Jeff King <p...@peff.net> writes:
> On Wed, Aug 20, 2014 at 08:55:52PM +1200, Chris Packham wrote:
>> I actually find the existing behaviour useful. If I want to disable a
>> hook to I can just chmod -x .git/hook/... and I then chmod +x it when
>> I want to re-enable it. I guess I could live with an extra warning as
>> long as the command still succeeds.
> You could do the same thing "mv $hook $hook.disabled" but it involves
> retraining your fingers. I kind of agree that the existing system of
> respecting the executable bit is nice, though: it does what you told it
> to do, and a misconfiguration is your problem, not the system's. It's
> perhaps worth changing if people frequently get the executable-bit thing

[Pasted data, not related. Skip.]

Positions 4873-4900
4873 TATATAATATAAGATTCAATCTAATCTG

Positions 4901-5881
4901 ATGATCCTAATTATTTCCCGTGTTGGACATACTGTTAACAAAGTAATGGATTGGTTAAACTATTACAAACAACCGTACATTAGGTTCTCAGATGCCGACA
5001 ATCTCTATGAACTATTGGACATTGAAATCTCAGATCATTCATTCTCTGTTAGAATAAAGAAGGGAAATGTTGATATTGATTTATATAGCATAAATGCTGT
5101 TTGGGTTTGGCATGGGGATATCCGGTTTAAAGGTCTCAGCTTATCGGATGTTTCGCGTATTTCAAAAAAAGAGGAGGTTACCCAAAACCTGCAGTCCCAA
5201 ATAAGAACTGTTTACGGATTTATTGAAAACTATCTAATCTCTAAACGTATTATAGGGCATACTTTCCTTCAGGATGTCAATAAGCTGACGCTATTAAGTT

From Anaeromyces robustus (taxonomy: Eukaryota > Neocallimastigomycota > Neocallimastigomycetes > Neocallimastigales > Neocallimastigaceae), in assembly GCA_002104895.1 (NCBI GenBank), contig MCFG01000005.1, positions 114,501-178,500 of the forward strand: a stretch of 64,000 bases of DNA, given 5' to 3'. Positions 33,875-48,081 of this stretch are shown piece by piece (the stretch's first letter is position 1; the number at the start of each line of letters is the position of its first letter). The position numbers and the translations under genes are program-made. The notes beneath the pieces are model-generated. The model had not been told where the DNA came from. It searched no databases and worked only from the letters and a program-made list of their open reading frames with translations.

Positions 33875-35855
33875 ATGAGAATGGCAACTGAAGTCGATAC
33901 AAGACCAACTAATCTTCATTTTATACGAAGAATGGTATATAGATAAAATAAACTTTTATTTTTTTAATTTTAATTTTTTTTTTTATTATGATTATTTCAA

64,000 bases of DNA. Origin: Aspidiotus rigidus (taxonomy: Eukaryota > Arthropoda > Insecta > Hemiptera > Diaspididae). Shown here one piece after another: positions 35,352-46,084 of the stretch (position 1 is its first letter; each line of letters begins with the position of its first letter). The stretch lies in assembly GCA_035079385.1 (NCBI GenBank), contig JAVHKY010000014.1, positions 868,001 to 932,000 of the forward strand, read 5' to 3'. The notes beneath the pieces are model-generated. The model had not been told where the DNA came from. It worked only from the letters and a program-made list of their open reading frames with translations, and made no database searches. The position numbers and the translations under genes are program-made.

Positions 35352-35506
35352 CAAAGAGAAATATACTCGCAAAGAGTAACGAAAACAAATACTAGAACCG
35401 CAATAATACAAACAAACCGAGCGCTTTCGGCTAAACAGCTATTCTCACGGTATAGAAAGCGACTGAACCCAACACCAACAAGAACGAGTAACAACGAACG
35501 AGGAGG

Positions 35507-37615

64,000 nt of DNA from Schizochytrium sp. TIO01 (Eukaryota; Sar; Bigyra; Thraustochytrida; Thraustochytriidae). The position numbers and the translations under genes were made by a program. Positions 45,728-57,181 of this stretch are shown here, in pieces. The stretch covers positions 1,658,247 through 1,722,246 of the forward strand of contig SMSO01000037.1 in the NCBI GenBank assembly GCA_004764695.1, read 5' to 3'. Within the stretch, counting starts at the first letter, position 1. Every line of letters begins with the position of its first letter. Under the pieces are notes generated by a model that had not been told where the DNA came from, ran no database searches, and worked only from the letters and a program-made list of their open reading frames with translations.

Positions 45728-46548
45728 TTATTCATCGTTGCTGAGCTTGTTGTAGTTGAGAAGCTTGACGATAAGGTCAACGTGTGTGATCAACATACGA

> wrong, but I don't know whether they do or not.
> I kind of feel like we had a similar discussion around items in PATH,
> but I don't remember how it resolved.
I don't either, but IIRC the primary tricky point was what happens
when a component of $PATH list is inaccessible, making us unable to
even know if an executable we are looking for exists there or not,
which is slightly a different issue.
And I also kind of agree that the existing system is nice. It may
sound like a good idea to warn when there is even a slight chance of
misconfiguration on the user's side, but for this particular one, it
has been a designed-in behaviour for a long time, and it may be
unwise to change it.
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